From the biblical tale of Adam and Eve to Lord Vishnu's separation of a lotus flower to the Aboriginal dreamtime and the great Inca myth of Viracocha, world history is littered with as many creation myths as there are people on this earth. 

Humans have tried to fill the gap between the familiar and unfamiliar by offering explanations for natural phenomena, societal structures, and human existence itself. 

Although these stories were often shared with literal interpretations, many modern academics and scholars analyze their symbolic value to help shape cultural beliefs, values, and traditions in cultures throughout the world and history. 

People from Viking societies were no different in their quest for the answer as to where we humans came from. 

Emerging from late Iron Age Germanic societies, Viking societies inherited many similar cultural values and traits from their Germanic ancestors. 

What modern historians call the Old Norse religion – never a transcribed religion but more a collection of values, beliefs, and mythology – was fashioned as a means of trying to understand the world and our place within it. 

If you flick open the Poetic Edda – compiled long after the last Viking ship ever sailed by Snorri Sturluson in 13th century Iceland – you'll find one of the oldest and most important poems, the Völuspá

This epic poem tells the tale of Ask and Embla, the first two humans created by the Norse gods.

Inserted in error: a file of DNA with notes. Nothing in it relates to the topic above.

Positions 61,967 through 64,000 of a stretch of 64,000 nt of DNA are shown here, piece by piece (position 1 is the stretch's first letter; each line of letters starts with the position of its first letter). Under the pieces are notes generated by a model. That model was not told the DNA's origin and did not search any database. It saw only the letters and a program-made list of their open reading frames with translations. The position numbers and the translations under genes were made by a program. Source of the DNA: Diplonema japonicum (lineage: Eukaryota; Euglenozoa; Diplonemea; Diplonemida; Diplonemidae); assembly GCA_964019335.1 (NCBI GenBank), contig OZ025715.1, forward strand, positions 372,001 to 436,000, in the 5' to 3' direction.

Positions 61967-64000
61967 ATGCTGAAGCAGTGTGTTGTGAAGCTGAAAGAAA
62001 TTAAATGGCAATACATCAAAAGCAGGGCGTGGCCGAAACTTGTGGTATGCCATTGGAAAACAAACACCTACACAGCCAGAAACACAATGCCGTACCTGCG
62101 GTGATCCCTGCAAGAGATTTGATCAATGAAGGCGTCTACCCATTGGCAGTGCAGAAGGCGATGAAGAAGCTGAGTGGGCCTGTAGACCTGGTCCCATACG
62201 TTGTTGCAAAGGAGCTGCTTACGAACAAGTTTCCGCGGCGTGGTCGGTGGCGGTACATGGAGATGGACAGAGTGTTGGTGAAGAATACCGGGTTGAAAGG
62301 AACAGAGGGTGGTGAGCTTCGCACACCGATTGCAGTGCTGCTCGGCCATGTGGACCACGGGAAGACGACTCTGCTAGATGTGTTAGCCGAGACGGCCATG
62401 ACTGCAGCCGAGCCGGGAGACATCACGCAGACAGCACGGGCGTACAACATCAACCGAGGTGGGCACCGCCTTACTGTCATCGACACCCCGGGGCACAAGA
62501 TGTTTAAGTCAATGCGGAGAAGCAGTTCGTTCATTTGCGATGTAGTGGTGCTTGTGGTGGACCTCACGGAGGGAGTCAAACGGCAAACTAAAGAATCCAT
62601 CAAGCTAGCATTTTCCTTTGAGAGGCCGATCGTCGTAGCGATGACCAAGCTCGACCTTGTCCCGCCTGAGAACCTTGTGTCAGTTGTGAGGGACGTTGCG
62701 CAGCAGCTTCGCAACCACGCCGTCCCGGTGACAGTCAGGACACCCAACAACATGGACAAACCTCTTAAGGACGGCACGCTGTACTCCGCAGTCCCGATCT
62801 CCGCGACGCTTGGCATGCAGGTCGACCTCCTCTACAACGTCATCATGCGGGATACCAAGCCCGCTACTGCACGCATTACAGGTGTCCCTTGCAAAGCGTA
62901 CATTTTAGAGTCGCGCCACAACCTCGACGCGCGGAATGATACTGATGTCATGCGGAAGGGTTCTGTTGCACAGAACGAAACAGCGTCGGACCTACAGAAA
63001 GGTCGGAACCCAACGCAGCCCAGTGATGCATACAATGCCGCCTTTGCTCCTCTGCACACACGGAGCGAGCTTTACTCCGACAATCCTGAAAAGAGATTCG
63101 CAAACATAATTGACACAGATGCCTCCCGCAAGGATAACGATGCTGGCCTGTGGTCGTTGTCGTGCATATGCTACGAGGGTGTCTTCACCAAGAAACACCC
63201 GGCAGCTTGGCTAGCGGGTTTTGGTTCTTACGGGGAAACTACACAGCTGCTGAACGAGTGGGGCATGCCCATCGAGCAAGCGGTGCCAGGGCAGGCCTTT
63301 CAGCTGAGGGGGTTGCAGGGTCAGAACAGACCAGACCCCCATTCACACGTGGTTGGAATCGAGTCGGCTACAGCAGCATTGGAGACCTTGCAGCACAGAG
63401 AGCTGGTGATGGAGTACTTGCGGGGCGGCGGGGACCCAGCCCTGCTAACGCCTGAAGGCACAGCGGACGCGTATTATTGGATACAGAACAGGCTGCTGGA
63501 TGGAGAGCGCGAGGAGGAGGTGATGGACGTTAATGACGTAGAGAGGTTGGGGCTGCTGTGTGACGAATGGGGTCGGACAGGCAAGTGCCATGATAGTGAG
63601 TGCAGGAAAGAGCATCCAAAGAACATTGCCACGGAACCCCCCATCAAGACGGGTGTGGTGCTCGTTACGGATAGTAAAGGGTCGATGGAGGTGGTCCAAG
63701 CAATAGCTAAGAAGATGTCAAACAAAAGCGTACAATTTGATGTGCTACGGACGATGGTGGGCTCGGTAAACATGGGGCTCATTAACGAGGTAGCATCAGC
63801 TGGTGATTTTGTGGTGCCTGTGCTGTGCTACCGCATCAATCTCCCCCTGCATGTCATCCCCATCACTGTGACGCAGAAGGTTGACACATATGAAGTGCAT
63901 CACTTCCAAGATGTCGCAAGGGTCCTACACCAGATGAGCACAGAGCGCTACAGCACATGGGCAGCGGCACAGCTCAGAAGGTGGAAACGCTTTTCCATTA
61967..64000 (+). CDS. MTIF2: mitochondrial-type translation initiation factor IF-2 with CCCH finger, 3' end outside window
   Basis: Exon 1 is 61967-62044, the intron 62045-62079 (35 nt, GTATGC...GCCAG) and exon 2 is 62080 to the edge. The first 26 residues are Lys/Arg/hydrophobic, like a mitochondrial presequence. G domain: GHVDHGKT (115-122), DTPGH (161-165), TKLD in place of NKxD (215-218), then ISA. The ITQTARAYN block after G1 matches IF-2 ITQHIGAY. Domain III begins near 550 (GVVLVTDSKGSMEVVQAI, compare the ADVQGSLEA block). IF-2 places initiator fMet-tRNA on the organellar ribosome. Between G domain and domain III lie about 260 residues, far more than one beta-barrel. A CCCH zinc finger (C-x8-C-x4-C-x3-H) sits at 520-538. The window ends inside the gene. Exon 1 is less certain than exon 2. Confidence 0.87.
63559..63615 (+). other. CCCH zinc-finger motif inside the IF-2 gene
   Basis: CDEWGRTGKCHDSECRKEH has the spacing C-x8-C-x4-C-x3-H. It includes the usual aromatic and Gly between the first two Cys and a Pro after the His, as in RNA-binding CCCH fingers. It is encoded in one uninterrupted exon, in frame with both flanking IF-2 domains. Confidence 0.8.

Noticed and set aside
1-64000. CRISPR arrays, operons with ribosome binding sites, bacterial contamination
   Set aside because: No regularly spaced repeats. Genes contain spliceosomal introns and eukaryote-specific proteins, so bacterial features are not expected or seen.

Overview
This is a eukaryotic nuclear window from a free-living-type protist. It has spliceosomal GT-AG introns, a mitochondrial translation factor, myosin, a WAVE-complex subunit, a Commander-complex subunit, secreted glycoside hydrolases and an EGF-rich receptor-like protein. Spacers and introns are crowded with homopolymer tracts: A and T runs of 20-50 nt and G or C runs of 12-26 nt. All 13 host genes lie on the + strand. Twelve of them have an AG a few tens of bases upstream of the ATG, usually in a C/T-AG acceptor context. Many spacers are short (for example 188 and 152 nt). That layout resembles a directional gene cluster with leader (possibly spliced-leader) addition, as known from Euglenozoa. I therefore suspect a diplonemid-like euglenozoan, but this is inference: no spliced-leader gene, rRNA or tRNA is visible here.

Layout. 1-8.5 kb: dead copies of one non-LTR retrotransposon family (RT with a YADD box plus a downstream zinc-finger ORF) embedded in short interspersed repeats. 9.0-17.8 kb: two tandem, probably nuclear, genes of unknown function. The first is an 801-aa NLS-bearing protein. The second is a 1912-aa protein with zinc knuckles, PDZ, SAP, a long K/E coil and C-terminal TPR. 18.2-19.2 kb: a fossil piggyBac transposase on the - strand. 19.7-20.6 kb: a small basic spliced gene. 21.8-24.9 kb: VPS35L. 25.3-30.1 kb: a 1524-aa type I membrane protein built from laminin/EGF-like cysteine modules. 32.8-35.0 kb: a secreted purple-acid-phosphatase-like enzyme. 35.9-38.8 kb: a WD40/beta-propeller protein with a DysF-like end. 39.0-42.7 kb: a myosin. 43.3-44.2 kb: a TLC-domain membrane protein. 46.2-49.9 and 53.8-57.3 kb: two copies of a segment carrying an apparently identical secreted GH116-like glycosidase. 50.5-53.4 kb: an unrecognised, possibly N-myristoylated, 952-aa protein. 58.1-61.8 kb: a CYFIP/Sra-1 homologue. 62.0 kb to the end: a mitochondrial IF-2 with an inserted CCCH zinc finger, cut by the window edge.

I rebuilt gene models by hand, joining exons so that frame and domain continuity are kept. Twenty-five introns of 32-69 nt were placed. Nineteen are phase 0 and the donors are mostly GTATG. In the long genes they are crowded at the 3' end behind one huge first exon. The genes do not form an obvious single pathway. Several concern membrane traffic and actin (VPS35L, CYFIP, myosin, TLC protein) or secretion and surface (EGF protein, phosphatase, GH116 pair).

Ask, crafted from an ash tree, is believed to embody qualities of strength and resilience, while Embla, made from an elm, represents grace and adaptability. Illustration: The Viking Herald

Crafted from wood, bestowed with life 

Like so many others littered throughout the rich tapestry of Norse mythology, the story takes place eons ago, at the very dawn of time. 

Not long after the events that led to the origins of life itself, partly attributed to the myth of a primeval cow named Audhumla bringing life into existence by licking ice, the Norse god Odin and his two brothers, Vé and Vili, were walking along a shoreline. 

They soon came across two logs washed up on the shore. These logs were from an ash (Ask, in Old Norse) and an elm tree (Embla). 

Now, let's pause here to appreciate the scene. 

Nothing would have excited people from Viking societies more than coming across two logs known for their sturdiness, flexibility, and strength. 

In fact, these were invaluable to the creation and construction of their feared longships, which terrorized much of Europe and its surrounds for nearly three centuries. 

The three godly brothers obviously knew a good thing when they saw it, for they, too, valued this fortuitous flotsam. They took these logs and bestowed them with life, creating the first two human beings. 

Each god endowed them differently: the first with the breath of life, the second with movement and intellect, and the third with form, speech, hearing, and sight. 

This divine work led to the creation of the first man, Ask, and the first woman, Embla, marking humanity's beginnings on earth. 

Ask was said to embody strength, resilience, and vitality – the qualities of the mighty ash tree from which he was crafted, whilst Embla was associated with beauty, adaptivity, and grace, reflecting the feminine spirit of the elm tree. 

Their significance also extends beyond their role as the progenitors of humanity; they embody the duality of existence itself.